That led her to her first-ever top-three win, a straight sets drubbing of Williams, the world No1, in the round robin stage.
Her character was tested there however. She could have made sure Williams was out of the competition had she lost to Ana Ivanovic in two sets in the last match of the group stage. She lost in three instead and while many lauded her ethics, others – including her coach Wim Fissette – said she should have been smarter and eliminated the biggest threat to her in the competition, especially as she ended up losing the final to Williams.
“I didn’t care. I’m not afraid to play against Serena again. I’m looking forward only to play my best on court, to do everything I can in that day and in that match,” Halep had said after her Ivanovic match.
“I have no regrets,” she added after her final loss to Williams.
Now in her offseason, Halep said her plans involve one big party to celebrate her accomplishments this year and a shopping trip where she can treat herself to something special. Porsche beat her to it though. Upon her arrival in Romania, they gave her a red 911 Carrera 4 Coupe, even though they’re not her sponsors (yet?).
One more thing Halep might be getting? A stylist. It has taken her time to get accustomed to the glamorous side of her job and she joked that she felt like she was packing for a wedding when she took three dresses with her to Singapore.
“I just buy the dresses from the shops, maybe it’s a good idea to have a stylist. I’ll think about it,” she says with a laugh.
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Caroline Wozniacki said she was pleased to beat her goal in the New York City Marathon, especially since her training routine included late nights and attending a sporting event on the eve of the run.
“I’ve done everything you are not supposed to do before a marathon,” said the 24-year-old Wozniacki. “I had a Halloween party three days ago and came back at like 4:00 in the morning.
“Last night, I actually didn’t have much of a dinner because I went to the (New York) Rangers game.”
Wozniacki finished her first marathon on Sunday in just under 3 hours, 27 minutes. She had set herself a goal of 3 hours, 30 minutes.
“I’m so happy to have done this,” she said. “I’m so proud. I’ve never tried anything this hard. This is like [the] toughest physical test ever.”
— Caroline Wozniacki (@CaroWozniacki) November 2, 2014
Wozniacki is confirmed to be taking part in the International Premier Tennis League (IPTL), which will be taking place between November 28 and December 13; it will be held across the cities of Manila, Dubai, Delhi and Singapore.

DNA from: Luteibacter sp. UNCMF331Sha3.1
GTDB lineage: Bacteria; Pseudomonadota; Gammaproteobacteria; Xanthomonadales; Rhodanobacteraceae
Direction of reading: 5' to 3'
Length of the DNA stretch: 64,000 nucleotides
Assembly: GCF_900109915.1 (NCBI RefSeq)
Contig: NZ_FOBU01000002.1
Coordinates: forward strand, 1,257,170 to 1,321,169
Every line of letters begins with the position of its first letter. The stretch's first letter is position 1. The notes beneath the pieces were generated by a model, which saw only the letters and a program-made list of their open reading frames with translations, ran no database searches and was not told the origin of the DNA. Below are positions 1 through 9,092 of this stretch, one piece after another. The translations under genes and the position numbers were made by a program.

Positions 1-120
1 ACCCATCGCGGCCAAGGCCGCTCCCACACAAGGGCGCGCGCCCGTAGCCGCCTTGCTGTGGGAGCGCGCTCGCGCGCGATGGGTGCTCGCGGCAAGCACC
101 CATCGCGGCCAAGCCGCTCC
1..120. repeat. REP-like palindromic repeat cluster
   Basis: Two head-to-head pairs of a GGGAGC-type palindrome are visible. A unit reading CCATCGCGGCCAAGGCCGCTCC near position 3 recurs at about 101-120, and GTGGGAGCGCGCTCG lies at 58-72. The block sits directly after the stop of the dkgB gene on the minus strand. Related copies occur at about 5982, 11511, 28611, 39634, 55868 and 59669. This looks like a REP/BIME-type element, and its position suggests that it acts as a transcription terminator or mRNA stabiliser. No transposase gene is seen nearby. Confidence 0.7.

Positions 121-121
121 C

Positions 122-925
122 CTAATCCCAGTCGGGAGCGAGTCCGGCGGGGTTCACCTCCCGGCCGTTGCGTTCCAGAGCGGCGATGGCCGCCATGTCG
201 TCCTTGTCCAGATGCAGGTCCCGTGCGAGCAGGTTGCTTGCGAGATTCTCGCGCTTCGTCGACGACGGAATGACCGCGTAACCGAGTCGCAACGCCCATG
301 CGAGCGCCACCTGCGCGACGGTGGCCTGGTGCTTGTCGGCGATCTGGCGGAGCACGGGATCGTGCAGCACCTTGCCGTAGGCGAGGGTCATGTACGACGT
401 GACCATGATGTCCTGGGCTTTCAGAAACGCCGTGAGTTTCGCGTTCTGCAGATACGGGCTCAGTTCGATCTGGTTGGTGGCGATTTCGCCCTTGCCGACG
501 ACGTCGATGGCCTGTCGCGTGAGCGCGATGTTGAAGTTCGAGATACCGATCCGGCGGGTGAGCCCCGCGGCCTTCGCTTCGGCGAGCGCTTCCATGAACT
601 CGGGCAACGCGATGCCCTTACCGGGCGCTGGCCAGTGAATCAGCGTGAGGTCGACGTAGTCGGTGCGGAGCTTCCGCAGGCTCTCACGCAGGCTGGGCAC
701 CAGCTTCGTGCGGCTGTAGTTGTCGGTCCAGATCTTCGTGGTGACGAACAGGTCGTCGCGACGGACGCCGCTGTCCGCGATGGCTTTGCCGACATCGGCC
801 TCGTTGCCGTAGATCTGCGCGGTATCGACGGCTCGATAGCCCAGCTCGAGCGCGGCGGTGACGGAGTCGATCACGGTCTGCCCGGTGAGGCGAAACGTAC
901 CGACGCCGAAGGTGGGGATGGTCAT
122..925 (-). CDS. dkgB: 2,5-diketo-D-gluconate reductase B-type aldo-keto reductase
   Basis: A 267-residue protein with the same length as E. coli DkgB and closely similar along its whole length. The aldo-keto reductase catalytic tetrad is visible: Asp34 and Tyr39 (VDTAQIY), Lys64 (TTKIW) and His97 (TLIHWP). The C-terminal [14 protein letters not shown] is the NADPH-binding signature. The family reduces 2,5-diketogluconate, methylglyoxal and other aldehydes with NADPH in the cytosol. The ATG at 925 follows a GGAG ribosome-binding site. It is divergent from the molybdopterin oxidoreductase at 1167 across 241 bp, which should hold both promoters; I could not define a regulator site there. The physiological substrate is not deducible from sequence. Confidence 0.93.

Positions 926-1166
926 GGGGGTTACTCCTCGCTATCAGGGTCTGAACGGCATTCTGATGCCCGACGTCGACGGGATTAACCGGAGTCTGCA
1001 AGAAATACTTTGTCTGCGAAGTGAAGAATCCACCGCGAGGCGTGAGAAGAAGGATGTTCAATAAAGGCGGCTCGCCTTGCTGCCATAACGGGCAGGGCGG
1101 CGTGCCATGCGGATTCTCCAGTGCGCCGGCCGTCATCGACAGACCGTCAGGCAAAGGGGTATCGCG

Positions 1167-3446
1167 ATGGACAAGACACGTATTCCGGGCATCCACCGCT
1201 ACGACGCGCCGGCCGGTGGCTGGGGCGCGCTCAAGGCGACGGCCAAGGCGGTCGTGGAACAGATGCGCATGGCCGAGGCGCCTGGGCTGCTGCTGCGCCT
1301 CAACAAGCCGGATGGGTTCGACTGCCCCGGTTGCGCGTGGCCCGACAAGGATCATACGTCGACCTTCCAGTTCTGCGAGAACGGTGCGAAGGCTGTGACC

Wozniacki will be playing alongside Novak Djokovic for the UAE Royals team against Manila Mavericks, Singapore Slammers and MicroMax Indian Aces.
— Sport360° (@Sport_360) October 29, 2014
British number one Andy Murray was drawn with Roger Federer, Kei Nishikori and Milos Raonic in the group stages of the ATP World Tour Finals at London's o2 Arena next week.
The in-form Scot's presence in Group B means he avoids defending champion Novak Djokovic, who has beaten him on the four occasions they have met this year.
Murray was forced to miss last year's competition as he continued his recovery from back surgery but he had qualified in the previous five years.
Yet he only guaranteed his spot for this year's event with a superb final few weeks which saw him win titles in Shenzhen, Vienna and Valencia before a run to the Paris Masters quarter-finals, where he was beaten by Djokovic in straight sets which ended an 11-match unbeaten run.
Murray could have been forgiven for wanting to be kept apart from his old rival given the Serbian's stronghold over him this season although he has lost twice to Federer this year, at the Australian Open in January and the Cincinnati Masters in August.
Their head-to-head is finely poised, currently standing at 11 wins apiece – but Federer has beaten Murray on the three occasions they have met at the O2.
And Murray will face the Swiss 17-time grand slam champion who is hoping to win his seventh World Tour Finals crown as well as regain the number one spot from Djokovic.
Murray has a losing record against the big-hitting Canadian Raonic, who holds a 3-1 advantage which includes a three-set victory in their latest encounter at Indian Wells earlier this year.
The Scot has won all three previous encounters with Nishikori, however, and will face the Japanese in his opening match, with a time and date to be confirmed.
Murray, ranked sixth in the world, must finish in the top two of his group in order to progress to the semi-finals, with the knockout stages scheduled to be played on November 15 and 16.
Djokovic will head into the event as the favourite to win the title for a third year in a row after retaining his Paris Masters crown last week, while the 27-year-old boasts a combined 41-5 record against Wawrinka, Berdych and Cilic World number three Rafael Nadal misses this year's event in order to undergo appendix surgery.